Friday, March 9, 2007

A Short History of the FBI's latest PR Goof

The FBI's latest "Call 877-NO BRIBE" goof of a pr campaign.

A couple of attorneys and myself tried to give the FBI information a couple of years ago regarding public corruption. Discovered the "Day Agent" is little more than a window dressing.

So when the FBI's latest public relations attempt "Call 877-NO BRIBE" rolled out I called.

However, my message was "Calling 877-NO BRIBE" one of the easily identifiable pr campaigns I'd seen in a while - disguising the fact that our government is broken."

Reminded them Carol Lau, head of the U.S. Attorney's office who brought down The Most Corrupt Congressman (Randy "Duke" Cunningham) in the entire history of our country, was fired. Not that she didn't miss overlooking the obvious.

One must ask why, if former councilmember Valerie Stallings plea deal spells out her taking bribes from John Moores, why John Moores was not prosectued.

No investigation in why Real Estate Department attorney Brett Maxfield was fired after outing cozy real estate doing with San Diego's current mayor.

Suggested if they wanted more evidence of judicial corruption to give me a call. An cheerful agent telephoned.

The agent suggested I drop by their office Monday, March 5, 2007 to talk further. Not wishing to further waste my time I declined, stating a prior history of good citizen's being ignored.

So they're coming to my place on Monday to pick up earlier stuff, and more.

Naturally they asked me not to talk about it.

Me not talking won't happen. Here's why.

1. When the Marin County Grand Jury voted to investigate Family Court Judges - the DA rushed in and said the Grand Jury over stepped their role. That sparked a recall election which the Marin IJ, the biggest local paper completely torpedoed. (The Coastal Post did not) However, the FBI decided to investigate. People they talked with reported they were asked to keep quiet. Surprise, nothing happened.

2. In the Pellicano case; Dennis Wasser, the original lawyer who suggested Pellicano go after Steve Kolodny (the most ethical and brilliant divorce attorney in the nation, Period) probably because he couldn't win legitimately against Kolodny, who represented Lisa Bonner against her ex, billionaire Kirk Kerkorian. The FBI asked Kolodny not to talk to the press and he agreed. Surprise, nothing ever happened to Wasser.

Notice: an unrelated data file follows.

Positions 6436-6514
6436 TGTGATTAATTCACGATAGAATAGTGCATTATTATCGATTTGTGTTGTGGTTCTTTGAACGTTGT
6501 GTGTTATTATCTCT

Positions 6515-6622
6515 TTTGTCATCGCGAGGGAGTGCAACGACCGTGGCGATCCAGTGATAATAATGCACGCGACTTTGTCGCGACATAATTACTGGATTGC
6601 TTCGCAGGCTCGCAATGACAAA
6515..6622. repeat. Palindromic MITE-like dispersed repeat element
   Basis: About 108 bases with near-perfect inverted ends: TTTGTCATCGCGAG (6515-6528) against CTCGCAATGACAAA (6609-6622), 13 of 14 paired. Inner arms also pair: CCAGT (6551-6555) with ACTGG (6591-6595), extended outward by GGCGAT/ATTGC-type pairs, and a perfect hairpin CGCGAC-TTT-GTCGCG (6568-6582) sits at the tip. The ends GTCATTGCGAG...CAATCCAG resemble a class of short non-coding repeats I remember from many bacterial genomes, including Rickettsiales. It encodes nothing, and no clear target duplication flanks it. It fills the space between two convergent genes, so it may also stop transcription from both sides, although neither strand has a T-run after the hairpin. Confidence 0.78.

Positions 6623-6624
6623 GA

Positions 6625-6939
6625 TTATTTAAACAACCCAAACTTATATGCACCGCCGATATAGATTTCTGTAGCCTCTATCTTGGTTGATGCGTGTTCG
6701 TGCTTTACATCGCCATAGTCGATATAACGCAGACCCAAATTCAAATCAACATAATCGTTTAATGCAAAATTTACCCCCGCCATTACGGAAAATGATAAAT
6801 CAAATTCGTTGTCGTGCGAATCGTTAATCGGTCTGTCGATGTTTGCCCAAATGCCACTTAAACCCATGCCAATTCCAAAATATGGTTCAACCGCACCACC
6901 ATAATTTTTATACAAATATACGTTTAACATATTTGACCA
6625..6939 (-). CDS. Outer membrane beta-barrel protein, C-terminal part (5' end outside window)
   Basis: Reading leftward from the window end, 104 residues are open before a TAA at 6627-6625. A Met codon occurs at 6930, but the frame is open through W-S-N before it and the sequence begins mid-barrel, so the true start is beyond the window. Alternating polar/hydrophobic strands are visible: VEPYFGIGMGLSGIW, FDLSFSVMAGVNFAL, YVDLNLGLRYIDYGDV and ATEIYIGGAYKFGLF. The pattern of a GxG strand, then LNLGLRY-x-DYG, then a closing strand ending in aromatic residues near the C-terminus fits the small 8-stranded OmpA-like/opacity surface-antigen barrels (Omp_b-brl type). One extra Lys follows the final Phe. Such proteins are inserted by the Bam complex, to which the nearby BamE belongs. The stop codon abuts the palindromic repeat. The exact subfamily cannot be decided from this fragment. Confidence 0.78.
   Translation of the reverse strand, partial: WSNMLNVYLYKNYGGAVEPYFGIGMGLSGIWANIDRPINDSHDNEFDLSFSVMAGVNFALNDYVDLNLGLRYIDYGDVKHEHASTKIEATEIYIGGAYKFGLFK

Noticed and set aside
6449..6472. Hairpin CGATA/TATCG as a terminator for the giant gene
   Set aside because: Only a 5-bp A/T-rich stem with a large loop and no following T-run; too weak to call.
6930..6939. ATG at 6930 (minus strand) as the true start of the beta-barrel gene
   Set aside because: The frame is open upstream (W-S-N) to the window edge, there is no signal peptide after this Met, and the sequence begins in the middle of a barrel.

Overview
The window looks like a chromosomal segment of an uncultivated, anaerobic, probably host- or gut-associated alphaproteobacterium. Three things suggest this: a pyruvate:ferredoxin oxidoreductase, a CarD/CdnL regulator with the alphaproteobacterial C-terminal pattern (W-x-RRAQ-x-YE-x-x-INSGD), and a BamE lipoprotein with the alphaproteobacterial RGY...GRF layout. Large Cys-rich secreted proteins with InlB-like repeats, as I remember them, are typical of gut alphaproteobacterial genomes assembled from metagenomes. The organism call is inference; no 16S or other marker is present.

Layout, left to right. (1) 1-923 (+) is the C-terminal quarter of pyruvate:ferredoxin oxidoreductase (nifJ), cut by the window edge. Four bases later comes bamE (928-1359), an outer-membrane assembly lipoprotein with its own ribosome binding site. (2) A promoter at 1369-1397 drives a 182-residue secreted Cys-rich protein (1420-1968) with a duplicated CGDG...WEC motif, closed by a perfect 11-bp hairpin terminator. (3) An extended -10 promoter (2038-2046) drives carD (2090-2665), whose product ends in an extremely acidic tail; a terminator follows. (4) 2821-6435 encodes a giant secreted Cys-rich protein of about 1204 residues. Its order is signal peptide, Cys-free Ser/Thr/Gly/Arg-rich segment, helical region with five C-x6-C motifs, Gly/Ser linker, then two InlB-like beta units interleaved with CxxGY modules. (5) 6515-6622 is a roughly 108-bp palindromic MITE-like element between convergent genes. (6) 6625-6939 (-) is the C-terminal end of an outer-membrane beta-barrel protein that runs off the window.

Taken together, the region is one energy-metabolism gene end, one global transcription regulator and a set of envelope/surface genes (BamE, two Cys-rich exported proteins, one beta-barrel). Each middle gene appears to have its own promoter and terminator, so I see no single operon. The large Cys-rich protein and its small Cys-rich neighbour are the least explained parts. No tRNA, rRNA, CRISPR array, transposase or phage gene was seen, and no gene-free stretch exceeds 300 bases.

3. Peter Lance's "Triple Cross." A detailed study of utter incompetence within the FBI, richly rewarded.

4. History. San Diego has sent three judges to prison, so it's not as if they're unaware of reality. However, it was San Diego in the 70's where a bunch of Navy housewives unable to get answers from government about whether their husbands were killed or POW's, first took action. Government asked them to keep quiet - indicating things might not go well for their husband's otherwise.

For a while the wives believed Navy officials shushing them. But only for a while. Sitting around kitchen tables they decided to go to the Paris Peace Talks to ask one simple question: "Are we wives or are we widows?" To pay for the trip they had bake sales. They made bracelets. (I bought three). Keeping quiet is not the answer.

Sunshine is the best disinfectant.


(the site that bypasses State Judicial Commissions to provide the public with reports on the judiciary.)

Turns out, the public has a right to worry. Our government is broken. We must fix it.

Comes now from AP

March 9, 2007

The FBI improperly and, in some cases, illegally used the USA Patriot Act to secretly obtain personal information about people in the United States, a Justice Department audit concluded Friday.

And for three years the FBI has underreported to Congress how often it forced businesses to turn over the customer data, the audit found.

FBI agents sometimes demanded the data without proper authorization, according to the 126-page audit by Justice Department Inspector General Glenn A. Fine. At other times, the audit found, the FBI improperly obtained telephone records in non-emergency circumstances.